2. Small shelters are often overlooked.

Huge, notable, and impactful organizations are wonderful — they help raise awareness and many of them do a lot of great things for the world. But, if you're thinking of donating to, or supporting, an organization or shelter, don't forget about the small ones. From our experience, we learned smaller shelters, especially those residing in the less-commercialized areas of NYC, like the Bronx and parts of Brooklyn, are often overlooked when it comes to getting community support.  Smaller shelters and organizations are typically more open to new and creative ideas and would greatly welcome volunteers who want to help push their mission of helping others rehabilitate their lives. 

3. The people behind shelters/nonprofits need support too.

So many selfless people give their lives to nonprofit work, and it is not easy.  Many shelters are underfunded and understaffed, and the staff overworked. As human beings, we can only do as much as we can under difficult conditions. When we reached out to Sammon Build to do our first Care Shop, we were met with so much excitement. Enthusiasm is contagious and you can help lift spirits of people in need and the folks who provide those needs. Working directly with the staff helped us understand the specific needs of the shelter and raise awareness within the neighborhood.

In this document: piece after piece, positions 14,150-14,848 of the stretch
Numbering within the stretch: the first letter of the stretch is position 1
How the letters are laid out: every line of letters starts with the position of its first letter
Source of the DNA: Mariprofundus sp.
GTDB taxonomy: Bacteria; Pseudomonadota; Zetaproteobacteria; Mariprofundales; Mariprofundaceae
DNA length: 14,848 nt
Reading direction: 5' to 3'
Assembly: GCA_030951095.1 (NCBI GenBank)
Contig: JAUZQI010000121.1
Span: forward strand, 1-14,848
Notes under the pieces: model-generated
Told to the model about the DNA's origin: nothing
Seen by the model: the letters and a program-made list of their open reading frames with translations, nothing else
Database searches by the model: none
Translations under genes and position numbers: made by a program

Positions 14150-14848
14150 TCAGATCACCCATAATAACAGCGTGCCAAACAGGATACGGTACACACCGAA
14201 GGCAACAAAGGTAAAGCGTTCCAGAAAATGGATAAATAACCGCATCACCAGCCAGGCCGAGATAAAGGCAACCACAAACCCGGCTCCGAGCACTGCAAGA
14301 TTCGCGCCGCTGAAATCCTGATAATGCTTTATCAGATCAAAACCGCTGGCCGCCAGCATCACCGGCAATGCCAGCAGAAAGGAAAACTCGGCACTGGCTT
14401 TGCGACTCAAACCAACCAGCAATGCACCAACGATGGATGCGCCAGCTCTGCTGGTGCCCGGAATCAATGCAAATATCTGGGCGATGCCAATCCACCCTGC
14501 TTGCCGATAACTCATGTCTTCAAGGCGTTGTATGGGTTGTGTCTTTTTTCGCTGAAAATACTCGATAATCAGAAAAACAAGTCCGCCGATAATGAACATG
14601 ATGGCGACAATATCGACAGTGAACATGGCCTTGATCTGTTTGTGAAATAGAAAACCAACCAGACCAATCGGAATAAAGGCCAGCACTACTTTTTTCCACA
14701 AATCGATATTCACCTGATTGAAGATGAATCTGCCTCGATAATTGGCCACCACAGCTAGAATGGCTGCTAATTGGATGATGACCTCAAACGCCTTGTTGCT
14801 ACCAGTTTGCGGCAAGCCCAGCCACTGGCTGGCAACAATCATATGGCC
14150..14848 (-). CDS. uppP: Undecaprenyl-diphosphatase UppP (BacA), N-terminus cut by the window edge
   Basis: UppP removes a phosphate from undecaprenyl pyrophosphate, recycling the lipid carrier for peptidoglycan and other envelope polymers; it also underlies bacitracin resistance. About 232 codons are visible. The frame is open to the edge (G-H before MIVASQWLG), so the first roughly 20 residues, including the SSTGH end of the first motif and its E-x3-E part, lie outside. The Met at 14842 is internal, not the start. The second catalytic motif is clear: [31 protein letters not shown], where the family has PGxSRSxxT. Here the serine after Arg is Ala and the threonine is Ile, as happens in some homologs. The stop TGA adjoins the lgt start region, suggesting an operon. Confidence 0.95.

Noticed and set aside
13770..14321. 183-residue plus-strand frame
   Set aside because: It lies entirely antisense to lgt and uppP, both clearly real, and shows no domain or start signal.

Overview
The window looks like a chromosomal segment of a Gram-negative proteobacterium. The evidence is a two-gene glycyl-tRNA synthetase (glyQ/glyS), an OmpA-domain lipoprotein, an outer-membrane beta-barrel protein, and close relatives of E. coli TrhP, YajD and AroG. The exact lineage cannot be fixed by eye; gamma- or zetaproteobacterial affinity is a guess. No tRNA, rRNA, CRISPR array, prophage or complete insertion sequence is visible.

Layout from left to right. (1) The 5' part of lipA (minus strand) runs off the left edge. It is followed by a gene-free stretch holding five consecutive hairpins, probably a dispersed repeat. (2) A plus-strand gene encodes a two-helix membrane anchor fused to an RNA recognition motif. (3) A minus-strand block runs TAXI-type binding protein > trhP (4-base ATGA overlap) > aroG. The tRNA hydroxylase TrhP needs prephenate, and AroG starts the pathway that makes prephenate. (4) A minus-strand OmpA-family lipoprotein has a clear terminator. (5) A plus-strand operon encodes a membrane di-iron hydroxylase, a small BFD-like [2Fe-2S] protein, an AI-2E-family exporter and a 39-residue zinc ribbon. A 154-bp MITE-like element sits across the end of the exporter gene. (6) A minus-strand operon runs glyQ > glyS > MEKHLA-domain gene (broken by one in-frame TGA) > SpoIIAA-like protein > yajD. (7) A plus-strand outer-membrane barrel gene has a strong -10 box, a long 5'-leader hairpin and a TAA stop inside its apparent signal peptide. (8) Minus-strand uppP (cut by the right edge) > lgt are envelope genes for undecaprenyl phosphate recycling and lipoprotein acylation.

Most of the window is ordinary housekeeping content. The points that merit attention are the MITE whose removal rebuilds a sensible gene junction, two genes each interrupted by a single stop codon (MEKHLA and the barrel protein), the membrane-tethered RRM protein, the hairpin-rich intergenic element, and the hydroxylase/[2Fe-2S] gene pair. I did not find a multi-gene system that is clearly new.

4. Direct reach can make a huge difference.

Even though we can't help every single person in the world, we can make a world of difference for at least one person — and that matters more than you can even imagine. Direct reach, especially for causes involving homelessness, can provide a better perspective to the realities of the people you are serving. 

At our first Care Shop, we got a chance to really hear the women's personal stories. That direct contact offered so much space for love, positive energy, and understanding. A lot of times, philanthropy can feel like a numbers game. How much are you giving? How many people need to be served? Statistics can overshadow the true purpose, and even worse, the humanity of those served. One of the best feelings anyone can experience is the feeling of being seen, recognized, heard. 

5. It’s more than just material needs.

While material items like food, clothes, money, and shelter can help people survive, what truly helps people live is the intangible necessities like love, presence, patience, and time. One of our favorite quotes is from Audrey Hepburn who once said, "People, even more than things, have to be restored, renewed, revived, reclaimed, and redeemed; never throw out anyone." Not many people are fortunate enough to have learned sustainable life skills that would keep them safe and a roof over their heads, which is why career workshops, educational resources, volunteer efforts, and uplifting events (like an impromptu shopping party)  are so important. 

The Pop-Up Care Shop is an interactive nonprofit charity project founded by Kadia Blagrove, a contributing writer for A Plus, and Kydee Williams. If you'd like to support us, please visit our GoFundMe. We are currently looking for volunteers in the NYC area for our upcoming Care Shop on Saturday, December 16, 2017, if you are interested, please email thepopupcareshop@gmail.com for more information. Visit ThePopUpCareShop.org to learn more about us.

Cover image via Instagram / @ThePopUpCareShop